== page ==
The patient gazed at me and then lit up with a smile.  "Imagine all that!" he said.  "I had no think that's how God made us.  All those blood vessels.  Praise the Lord!"   I tell you, we were having church right there in the living room.

I found myself wishing someone could make travel possible for him, all the while knowing it was a forlorn hope.  On the Prayer Team at church we learn it is our place to ask for healing in body, mind, and spirit; the rest is up to God.  Whatever God chooses, I suspect Heart Man's praise will be unceasing. Let mine be, also.

Thursday, December 1, 2011

Cupcake Walking?

"...and they asked her how she liked doing Home Care and she said, 'It's a cupcake walk!'"  The Super shook her head and asked me,  "Now that you've been out there for awhile, do you agree with her?  Is Home Care a 'cupcake walk'?"

I cast my mind back over dozens of visits, the parade of faces passing in review; Mr Train Wreck, Kitty Man, Lung Lady, the Edema Twins, and their kind, concerned, families and friends.  "A cupcake walk?" I said, "Not hardly!  I don't know where or how she was practicing, but is sure wasn't here and now."

Home Health is nursing for sole proprietors-at-heart, requiring a sort of entrepreneurial spirit and a love of the open road coupled with nerves of steel and a head for infinite detail.  Add to that tolerance for reams of government paperwork and scheduling.  Bring with you a fondness for human quirks and a self-assurance that you know your patients, nursing-wise, better than anyone but God.  There you have a Home Health Nurse.

Personally, Home Health Nursing puts a smile on my face that I seldom had in Hospital Nursing.  Just being able to talk with my patients, to establish a relationship with some of them, help solve their problems, figure out where their learning deficits are and teach to the gaps in medical information, nurtures me in return.  Hospital Nursing is far more high-tech and treatment oriented, because they see medically unstable patients.  No one pays for a patient to lie in hospital unless something pretty technical is being done for him.  So, hospital nurses spend their time executing orders for Medication and Treatment in a timely manner; review plan of care, meds, labs, and imaging; manage acute problems, and chart it all accurately.   Add to that at least one patient to be admitted or discharged (another blizzard of orders) per shift, and you're lucky to get a lunch.   There is less time to talk and teach in a hospital setting.  Sometimes it's difficult even to get a bathroom break.  Maybe the Hospital Nurse of the Year is able to accomplish both technical care and talking/teaching, but the rest of us are only human.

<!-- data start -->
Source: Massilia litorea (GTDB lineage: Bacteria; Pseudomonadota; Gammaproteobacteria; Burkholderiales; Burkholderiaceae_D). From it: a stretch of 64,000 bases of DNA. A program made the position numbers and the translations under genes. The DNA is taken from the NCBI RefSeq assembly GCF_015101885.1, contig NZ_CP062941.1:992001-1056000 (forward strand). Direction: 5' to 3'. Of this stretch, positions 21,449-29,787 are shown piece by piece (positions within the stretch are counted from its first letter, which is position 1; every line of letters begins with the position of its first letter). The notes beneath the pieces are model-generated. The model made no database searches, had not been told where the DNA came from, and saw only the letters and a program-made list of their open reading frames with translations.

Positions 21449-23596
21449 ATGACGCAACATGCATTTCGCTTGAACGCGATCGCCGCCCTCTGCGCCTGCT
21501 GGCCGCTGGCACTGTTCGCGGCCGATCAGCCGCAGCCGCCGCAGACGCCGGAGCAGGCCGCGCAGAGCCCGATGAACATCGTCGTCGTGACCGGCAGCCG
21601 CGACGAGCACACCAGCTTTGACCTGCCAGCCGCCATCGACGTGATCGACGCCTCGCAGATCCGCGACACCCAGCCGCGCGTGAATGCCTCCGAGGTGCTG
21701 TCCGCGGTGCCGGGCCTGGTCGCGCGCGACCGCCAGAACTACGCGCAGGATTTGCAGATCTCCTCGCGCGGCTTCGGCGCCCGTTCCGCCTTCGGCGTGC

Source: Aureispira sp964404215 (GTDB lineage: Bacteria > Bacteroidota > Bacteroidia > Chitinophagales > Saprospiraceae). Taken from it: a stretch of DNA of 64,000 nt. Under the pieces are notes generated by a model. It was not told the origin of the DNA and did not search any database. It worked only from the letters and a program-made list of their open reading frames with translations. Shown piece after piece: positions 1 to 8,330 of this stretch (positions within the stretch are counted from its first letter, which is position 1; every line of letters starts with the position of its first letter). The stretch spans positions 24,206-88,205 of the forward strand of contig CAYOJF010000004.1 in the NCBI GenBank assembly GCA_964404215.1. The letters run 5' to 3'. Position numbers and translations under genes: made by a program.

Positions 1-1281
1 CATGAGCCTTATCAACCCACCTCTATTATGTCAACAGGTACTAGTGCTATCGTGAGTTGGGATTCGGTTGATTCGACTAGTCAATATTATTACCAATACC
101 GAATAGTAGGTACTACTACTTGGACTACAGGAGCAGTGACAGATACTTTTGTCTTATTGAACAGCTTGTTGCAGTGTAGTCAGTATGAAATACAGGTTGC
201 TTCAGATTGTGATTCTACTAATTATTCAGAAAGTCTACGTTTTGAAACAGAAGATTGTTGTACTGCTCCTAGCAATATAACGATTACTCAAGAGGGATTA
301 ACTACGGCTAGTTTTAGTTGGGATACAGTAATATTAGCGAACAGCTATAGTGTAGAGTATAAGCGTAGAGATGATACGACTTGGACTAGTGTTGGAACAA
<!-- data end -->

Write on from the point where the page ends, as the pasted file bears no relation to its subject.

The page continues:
Do not imagine--for one moment--that Home Health Nursing goes at a slower, healthier pace; it does not.  Home Health Nurses do everything Hospital Nurses do, only their patients are (at least somewhat) stable and scattered across the community.  My bulky bag is the modern equivalent of the one carried by fictional character Sue Barton, who remarked on the weight of the heavy black bag on her arm marking her as a nurse among the Henry Street patients.  My car has become my supply room.  I chart with government requirements always at the back of my mind.  I set up and change the visit schedule as necessary.   Whatever the patient needs, if I don't do it/ask for it/order it, the patient goes without.

As friend Little Mary says, "God is in the details."  If you enjoy independence, glory in nature, and have a desire to walk with patients/families through difficult times, you're going to do just fine.  That's the beauty of Home Health.